Express and Implied Easements
If you have either an express or implied easement, it means you have a legally binding, non-possessory "interest" in another party's property. It's probably easier to explain by way of example. Let's assume that the only way to access a public beach is through someone's private property (a driveway, perhaps). The neighbors have a right to access the beach, but must trespass in order to do it. An easement gives them the legal authority to do so, but in a limited way that is non-possessory and non-disruptive to the property owner.
A key question in the law of easements is whether the right to use the land (the easement itself) is express or implied. As is explained in more detail below, the main difference between the two is that an express easement is created by an agreement or document, while an implied easement arises through certain circumstances.
An express easement is created by a deed or by a will. Thus, it must be in writing. An express easement can also be created when the owner of a certain piece of property conveys the land to another, but saves or reserves an easement in it. This arrangement is known as an "easement by reservation." Regardless, an express easement is one that is affirmatively entered into through documented legal means.
Express easements also may be characterized as either "affirmative" or "negative" easements, depending on the nature of the agreement. For instance, an affirmative easement grants the easement holder access to a stated portion of another's property for a specific purpose (such as accessing the local public beach). But a negative easement is a legally binding promise to the easement holder that they don't do something with a given piece of property, such as building a structure that would block a neighbor's view.
As mentioned above, even when no document or agreement has created an express easement, an easement right may still be understood (or "implied") by a situation or circumstances. Generally, these types of easements are applicable to parcels of land that were once part of a larger parcel of land, such as a three-acre lot split into six separate parcels. To create an easement by implication, three requirements must be met:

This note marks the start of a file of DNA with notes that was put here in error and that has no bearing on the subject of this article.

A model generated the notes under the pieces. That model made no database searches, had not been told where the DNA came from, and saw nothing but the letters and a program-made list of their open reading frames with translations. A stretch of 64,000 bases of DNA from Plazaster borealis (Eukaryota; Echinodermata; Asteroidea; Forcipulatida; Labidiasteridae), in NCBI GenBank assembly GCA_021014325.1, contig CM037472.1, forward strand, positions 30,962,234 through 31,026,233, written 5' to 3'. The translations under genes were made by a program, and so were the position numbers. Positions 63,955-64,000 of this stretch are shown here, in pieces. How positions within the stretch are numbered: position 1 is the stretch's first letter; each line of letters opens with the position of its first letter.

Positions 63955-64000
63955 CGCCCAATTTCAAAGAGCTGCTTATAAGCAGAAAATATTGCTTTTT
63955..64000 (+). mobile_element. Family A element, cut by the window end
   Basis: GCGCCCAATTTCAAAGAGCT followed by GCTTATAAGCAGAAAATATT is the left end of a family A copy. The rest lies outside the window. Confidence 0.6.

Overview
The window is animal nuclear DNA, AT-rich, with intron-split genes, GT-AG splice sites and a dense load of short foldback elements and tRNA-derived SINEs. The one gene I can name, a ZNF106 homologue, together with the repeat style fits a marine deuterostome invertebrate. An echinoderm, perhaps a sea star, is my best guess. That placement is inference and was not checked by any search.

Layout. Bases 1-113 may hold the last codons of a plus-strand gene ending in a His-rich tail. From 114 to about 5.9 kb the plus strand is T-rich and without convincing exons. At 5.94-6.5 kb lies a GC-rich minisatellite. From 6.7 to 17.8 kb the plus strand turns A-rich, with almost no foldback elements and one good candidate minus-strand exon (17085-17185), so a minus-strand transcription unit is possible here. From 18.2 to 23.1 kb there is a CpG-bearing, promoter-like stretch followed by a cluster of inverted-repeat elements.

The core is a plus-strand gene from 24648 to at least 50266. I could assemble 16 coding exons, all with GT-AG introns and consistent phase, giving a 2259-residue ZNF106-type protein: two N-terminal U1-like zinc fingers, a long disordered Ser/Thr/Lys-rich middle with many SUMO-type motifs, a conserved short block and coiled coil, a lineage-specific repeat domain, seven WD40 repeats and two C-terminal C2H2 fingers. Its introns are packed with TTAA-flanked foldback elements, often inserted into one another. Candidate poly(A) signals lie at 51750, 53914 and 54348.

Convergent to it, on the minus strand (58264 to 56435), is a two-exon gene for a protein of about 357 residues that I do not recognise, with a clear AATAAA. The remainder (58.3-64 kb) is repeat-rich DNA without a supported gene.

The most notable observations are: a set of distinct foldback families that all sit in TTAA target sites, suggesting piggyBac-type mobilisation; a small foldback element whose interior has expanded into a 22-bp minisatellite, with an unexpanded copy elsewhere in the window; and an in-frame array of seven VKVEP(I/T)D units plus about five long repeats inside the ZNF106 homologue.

- The easement must be at least reasonably necessary to the enjoyment of the original piece of property.
- The land must be divided (or "severed"), so that the owner of a parcel is either selling part and retaining part, or subdividing the property and selling pieces to different new owners.
- The use for which the implied easement is claimed must have existed prior to the severance or sale.
A related type of easement -- the prescriptive easement -- typically arises from a misunderstanding of property boundaries that persists for a certain period of time. For example, maybe your neighbor's fence was two feet over the property line for the past 20 years before you discovered the error. A prescriptive easement may be granted under the legal principle of adverse possession.
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Easements are a great legal tool for accessing certain areas that otherwise would require encroachment on other areas. Sometimes they're implied, but other times it's necessary to go through a formal proceeding. The best way to sort out your particular needs with respect to easements is to speak with a real estate lawyer. Get a free attorney match today.